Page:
First Lines Friday – July 20

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This is a weekly meme hosted by Wandering Words, where you give the first few lines of a book to hook your readers before introducing the book.

Here are my first lines:

“I wasn’t sure how it had happened. But Jesse Foster was kissing me. I was kissing him back, opening my eyes every few seconds to verify it was really, actually happening, to see the twinkle lights and garlands strung up around the basement, the Santa hat listing on the banister post, and sure enough, Jesse Foster above me, his hands in my hair, his brown eyes closed.”

Do you recognize these first lines?

And the book is… Save the Date by Morgan Matson.

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Here’s the Goodreads synopsis:

Charlie Grant’s older sister is getting married this weekend at their family home, and Charlie can’t wait—for the first time in years, all four of her older siblings will be under one roof. Charlie is desperate for one last perfect weekend, before the house is sold and everything changes. The house will be filled with jokes and games and laughs again. Making decisions about things like what college to attend and reuniting with longstanding crush Jesse Foster—all that can wait. She wants to focus on making the weekend perfect.

The only problem? The weekend is shaping up to be an absolute disaster.

There’s the unexpected dog with a penchant for howling, house alarm that won’t stop going off, and a papergirl with a grudge.

There are the relatives who aren’t speaking, the (awful) girl her favorite brother brought home unannounced, and a missing tuxedo.

Not to mention the neighbor who seems to be bent on sabotage and a storm that is bent on drenching everything. The justice of the peace is missing. The band will only play covers. The guests are all crazy. And the wedding planner’s nephew is unexpectedly, distractingly…cute.

Over the course of three ridiculously chaotic days, Charlie will learn more than she ever expected about the family she thought she knew by heart. And she’ll realize that sometimes, trying to keep everything like it was in the past means missing out on the future.

I loved this book. You can find my review here. Have you read it?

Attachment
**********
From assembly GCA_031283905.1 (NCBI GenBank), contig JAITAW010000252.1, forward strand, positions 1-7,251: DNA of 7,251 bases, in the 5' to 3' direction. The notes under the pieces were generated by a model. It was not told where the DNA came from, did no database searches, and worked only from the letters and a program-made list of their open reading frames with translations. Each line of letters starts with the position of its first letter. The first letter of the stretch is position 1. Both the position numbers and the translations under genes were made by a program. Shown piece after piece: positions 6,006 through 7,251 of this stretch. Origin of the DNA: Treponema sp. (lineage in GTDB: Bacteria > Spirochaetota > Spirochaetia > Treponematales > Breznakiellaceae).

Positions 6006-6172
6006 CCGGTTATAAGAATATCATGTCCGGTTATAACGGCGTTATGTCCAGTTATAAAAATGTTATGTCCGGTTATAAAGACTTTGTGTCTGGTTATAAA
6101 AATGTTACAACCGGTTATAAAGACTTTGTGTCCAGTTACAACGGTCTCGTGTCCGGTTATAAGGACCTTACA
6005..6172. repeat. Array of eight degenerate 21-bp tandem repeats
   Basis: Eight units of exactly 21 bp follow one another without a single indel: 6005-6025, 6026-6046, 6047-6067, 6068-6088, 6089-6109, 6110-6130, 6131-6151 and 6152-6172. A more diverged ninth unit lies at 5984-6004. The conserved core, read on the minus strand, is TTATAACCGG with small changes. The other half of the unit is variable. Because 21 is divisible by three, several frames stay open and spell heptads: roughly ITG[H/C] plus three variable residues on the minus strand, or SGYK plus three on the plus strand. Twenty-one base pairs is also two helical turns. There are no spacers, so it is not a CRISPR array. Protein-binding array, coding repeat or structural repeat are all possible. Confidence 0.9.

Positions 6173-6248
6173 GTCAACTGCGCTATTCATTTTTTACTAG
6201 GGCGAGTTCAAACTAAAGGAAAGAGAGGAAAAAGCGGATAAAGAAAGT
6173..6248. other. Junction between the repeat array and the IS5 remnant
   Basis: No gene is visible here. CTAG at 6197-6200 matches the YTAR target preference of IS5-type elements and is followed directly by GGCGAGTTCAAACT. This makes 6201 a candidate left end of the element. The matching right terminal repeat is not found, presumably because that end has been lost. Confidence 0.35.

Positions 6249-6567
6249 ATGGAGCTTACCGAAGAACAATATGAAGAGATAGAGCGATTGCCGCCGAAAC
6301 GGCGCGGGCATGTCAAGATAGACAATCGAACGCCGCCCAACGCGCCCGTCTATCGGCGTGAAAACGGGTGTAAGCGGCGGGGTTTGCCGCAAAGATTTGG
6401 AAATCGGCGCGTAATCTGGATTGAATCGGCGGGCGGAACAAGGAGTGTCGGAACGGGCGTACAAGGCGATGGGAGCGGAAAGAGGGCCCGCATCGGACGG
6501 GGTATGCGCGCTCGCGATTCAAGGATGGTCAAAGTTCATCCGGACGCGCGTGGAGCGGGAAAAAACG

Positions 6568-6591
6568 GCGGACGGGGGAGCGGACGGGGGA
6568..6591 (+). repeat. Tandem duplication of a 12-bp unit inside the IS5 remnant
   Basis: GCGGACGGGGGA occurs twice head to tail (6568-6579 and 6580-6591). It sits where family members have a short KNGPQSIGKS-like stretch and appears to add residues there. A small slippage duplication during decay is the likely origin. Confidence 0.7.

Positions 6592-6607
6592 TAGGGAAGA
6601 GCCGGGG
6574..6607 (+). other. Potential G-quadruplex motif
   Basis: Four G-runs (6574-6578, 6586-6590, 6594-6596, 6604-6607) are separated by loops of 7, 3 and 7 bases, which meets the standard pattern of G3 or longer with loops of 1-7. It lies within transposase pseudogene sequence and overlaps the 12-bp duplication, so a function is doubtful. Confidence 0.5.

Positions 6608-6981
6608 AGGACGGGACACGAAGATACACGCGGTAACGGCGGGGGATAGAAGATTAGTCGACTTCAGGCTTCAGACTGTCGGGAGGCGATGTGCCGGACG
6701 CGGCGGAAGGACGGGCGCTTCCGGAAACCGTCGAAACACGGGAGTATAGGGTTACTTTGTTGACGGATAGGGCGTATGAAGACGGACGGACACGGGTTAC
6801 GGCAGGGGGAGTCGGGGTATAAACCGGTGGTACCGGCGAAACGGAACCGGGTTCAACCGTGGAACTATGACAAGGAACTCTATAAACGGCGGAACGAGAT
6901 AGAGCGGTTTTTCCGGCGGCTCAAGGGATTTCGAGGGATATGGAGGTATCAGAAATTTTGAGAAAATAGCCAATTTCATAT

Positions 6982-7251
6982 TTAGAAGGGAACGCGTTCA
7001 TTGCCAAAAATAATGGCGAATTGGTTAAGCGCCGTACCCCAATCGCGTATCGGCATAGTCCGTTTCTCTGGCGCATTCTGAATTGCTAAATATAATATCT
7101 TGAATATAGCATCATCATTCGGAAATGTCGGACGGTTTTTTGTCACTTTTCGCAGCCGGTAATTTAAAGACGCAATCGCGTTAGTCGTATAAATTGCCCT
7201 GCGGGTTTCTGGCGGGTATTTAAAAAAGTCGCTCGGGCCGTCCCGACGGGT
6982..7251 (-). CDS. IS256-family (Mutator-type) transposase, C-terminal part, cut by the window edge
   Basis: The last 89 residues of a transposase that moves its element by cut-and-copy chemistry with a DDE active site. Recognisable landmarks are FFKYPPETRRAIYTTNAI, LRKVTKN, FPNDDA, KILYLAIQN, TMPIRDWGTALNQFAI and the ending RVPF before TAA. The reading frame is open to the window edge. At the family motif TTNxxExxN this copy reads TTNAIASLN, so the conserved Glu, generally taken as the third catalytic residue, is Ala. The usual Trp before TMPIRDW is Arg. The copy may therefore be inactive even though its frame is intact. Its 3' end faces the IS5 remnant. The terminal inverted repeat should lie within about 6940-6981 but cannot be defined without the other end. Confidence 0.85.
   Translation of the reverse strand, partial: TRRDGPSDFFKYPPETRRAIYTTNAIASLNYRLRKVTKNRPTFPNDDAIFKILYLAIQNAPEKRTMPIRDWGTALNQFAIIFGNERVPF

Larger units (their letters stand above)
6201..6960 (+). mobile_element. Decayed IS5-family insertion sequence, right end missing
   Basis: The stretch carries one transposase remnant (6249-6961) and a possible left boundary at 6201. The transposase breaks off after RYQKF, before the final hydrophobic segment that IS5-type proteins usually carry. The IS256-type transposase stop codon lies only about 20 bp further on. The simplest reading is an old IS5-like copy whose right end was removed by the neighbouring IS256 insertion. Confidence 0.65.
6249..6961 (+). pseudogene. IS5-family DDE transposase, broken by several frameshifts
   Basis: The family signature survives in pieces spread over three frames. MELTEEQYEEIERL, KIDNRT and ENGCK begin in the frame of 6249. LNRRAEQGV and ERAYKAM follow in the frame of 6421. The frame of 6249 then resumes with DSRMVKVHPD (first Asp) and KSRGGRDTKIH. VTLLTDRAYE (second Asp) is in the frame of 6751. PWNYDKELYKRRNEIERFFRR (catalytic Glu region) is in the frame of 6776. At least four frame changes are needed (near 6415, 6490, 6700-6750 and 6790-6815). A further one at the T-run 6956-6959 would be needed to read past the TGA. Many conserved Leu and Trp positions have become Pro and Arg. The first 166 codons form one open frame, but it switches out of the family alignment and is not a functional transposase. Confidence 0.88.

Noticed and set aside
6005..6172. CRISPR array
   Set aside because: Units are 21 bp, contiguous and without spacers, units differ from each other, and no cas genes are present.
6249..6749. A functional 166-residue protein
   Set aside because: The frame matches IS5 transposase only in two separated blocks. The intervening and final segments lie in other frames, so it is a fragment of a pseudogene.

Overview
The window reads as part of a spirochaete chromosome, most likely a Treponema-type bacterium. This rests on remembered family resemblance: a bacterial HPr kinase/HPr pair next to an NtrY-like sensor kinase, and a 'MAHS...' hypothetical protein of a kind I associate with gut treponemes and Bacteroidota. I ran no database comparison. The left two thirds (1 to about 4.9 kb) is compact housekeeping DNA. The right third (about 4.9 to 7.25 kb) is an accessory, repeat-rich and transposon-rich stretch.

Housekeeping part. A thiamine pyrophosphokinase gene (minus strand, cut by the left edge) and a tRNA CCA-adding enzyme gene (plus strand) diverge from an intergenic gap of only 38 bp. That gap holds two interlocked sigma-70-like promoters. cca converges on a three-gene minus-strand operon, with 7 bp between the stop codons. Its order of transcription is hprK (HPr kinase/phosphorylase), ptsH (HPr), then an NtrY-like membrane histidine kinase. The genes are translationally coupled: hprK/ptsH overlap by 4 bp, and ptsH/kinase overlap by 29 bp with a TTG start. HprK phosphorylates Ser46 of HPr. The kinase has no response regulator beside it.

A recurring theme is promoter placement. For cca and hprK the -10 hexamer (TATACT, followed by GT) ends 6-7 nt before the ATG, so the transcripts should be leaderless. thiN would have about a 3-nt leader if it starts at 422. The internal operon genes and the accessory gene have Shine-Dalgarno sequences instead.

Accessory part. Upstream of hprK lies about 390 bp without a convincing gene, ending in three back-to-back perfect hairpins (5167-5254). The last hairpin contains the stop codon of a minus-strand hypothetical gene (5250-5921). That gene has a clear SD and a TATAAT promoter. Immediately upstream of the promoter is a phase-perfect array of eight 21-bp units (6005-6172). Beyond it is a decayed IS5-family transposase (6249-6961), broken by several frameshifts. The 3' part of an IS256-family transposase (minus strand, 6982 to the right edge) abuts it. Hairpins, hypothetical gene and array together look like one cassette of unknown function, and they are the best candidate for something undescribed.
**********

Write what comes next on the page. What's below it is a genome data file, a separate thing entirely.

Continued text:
First Lines Friday – July 13

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This is a weekly meme hosted by Wandering Words, where you give the first few lines of a book to hook your readers before introducing the book.

Here are my first lines:

“There is a very particular art to the making of grilled cheese. To making the perfect grilled cheese, at least. It’s so much more than just slapping a slice of Velveeta between some white bread and letting the thing languish in a skillet. A grilled cheese, when done right, with melty strings of provolone and buttered French bread crisped to golden brown, is a culinary wonder.”

Do you recognize these first lines?

And the book is… The Art of French Kissing by Brianna R. Shrum.

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Here’s the Goodreads synopsis:

Seventeen-year-old Carter Lane has wanted to be a chef since she was old enough to ignore her mom’s warnings to stay away from the hot stove. And now she has the chance of a lifetime: a prestigious scholarship competition in Savannah, where students compete all summer in Chopped style challenges for a full-ride to one of the best culinary schools in the country. The only impossible challenge ingredient in her basket: Reid Yamada.

After Reid, her cute but unbearably cocky opponent, goes out of his way to screw her over on day one, Carter vows revenge, and soon they’re involved in a full-fledged culinary war. Just as the tension between them reaches its boiling point, Carter and Reid are forced to work together if they want to win, and Carter begins to wonder if Reid’s constant presence in her brain is about more than rivalry. And if maybe her desire to smack his mouth doesn’t necessarily cancel out her desire to kiss it.

I loved this book. You can find my review here. Have you read it?

First Lines Friday #8